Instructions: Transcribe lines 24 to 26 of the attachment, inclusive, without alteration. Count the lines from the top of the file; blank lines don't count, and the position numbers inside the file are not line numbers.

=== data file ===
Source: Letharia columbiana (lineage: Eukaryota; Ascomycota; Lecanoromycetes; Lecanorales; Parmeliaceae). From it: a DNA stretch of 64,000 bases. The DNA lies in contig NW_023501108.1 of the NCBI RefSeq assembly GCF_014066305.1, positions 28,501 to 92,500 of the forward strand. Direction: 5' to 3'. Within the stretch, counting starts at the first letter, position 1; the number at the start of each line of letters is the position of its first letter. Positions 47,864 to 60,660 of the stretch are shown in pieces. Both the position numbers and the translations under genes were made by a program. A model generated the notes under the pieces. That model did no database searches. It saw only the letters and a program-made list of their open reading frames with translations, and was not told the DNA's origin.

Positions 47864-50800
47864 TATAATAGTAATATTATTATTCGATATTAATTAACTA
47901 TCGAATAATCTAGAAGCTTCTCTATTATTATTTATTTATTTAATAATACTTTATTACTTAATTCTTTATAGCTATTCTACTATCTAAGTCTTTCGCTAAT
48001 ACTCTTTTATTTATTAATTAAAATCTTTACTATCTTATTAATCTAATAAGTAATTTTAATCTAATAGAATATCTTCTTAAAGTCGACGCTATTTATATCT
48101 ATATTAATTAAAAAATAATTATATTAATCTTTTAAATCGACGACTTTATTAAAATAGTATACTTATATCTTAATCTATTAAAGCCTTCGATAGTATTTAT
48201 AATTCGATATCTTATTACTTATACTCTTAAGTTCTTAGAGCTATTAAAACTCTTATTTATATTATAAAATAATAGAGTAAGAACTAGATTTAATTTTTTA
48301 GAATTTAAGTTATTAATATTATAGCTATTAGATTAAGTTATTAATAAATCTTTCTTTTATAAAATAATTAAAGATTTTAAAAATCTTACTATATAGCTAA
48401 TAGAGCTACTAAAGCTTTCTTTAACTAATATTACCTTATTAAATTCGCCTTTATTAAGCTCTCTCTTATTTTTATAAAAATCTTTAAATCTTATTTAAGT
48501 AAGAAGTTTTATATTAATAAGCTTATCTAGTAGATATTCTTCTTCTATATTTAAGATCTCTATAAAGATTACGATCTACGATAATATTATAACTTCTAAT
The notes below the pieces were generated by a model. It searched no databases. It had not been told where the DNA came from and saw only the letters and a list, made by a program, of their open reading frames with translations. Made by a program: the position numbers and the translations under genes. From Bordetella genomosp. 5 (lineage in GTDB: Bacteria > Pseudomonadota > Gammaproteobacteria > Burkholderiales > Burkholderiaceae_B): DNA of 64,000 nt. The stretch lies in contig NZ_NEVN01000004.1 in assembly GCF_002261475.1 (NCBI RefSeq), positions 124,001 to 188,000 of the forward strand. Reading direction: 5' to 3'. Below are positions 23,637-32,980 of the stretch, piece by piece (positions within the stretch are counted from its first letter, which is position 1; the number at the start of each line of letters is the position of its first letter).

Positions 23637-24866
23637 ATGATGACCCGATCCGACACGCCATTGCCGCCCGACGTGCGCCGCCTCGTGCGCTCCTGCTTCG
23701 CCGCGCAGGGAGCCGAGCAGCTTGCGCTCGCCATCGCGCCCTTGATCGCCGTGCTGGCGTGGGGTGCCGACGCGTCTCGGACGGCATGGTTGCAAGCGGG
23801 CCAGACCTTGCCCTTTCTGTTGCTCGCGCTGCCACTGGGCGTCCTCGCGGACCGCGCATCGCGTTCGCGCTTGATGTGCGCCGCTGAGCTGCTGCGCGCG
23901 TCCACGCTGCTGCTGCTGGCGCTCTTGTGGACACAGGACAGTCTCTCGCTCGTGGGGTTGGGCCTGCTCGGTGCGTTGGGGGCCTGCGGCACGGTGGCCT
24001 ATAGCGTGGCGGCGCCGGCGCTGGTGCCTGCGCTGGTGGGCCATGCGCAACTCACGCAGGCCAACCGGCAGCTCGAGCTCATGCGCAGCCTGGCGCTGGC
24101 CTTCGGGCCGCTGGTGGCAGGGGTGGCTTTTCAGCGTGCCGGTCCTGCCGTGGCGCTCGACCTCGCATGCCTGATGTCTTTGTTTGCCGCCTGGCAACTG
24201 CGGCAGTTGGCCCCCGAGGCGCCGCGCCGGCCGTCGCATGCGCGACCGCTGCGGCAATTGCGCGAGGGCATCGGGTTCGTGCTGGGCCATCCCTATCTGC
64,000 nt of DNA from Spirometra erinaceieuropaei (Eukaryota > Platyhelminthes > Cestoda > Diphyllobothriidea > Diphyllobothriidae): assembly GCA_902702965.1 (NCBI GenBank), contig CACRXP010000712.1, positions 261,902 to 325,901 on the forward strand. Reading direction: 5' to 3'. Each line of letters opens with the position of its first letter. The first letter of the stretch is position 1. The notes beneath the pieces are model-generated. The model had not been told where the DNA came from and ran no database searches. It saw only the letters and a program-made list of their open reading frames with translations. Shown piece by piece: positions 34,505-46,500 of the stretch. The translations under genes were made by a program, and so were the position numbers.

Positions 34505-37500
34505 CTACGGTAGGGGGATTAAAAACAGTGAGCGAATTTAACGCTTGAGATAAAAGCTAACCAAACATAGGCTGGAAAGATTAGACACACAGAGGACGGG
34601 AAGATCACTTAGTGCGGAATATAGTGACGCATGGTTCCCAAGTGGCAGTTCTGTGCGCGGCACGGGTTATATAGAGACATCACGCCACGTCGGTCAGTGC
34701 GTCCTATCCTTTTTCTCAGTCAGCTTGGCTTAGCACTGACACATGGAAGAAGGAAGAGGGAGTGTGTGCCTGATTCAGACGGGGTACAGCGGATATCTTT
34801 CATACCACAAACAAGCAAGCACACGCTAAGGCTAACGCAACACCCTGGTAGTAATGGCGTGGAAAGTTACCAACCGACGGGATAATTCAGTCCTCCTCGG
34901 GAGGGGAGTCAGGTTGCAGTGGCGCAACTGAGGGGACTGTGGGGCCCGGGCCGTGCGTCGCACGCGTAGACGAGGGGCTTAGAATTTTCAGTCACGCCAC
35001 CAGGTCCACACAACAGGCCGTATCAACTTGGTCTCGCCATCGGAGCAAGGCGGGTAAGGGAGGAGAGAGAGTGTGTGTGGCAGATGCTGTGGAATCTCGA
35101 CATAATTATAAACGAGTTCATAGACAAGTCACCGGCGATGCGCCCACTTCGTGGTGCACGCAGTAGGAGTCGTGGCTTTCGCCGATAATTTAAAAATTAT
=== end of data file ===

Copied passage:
34701 GTCCTATCCTTTTTCTCAGTCAGCTTGGCTTAGCACTGACACATGGAAGAAGGAAGAGGGAGTGTGTGCCTGATTCAGACGGGGTACAGCGGATATCTTT
34801 CATACCACAAACAAGCAAGCACACGCTAAGGCTAACGCAACACCCTGGTAGTAATGGCGTGGAAAGTTACCAACCGACGGGATAATTCAGTCCTCCTCGG
34901 GAGGGGAGTCAGGTTGCAGTGGCGCAACTGAGGGGACTGTGGGGCCCGGGCCGTGCGTCGCACGCGTAGACGAGGGGCTTAGAATTTTCAGTCACGCCAC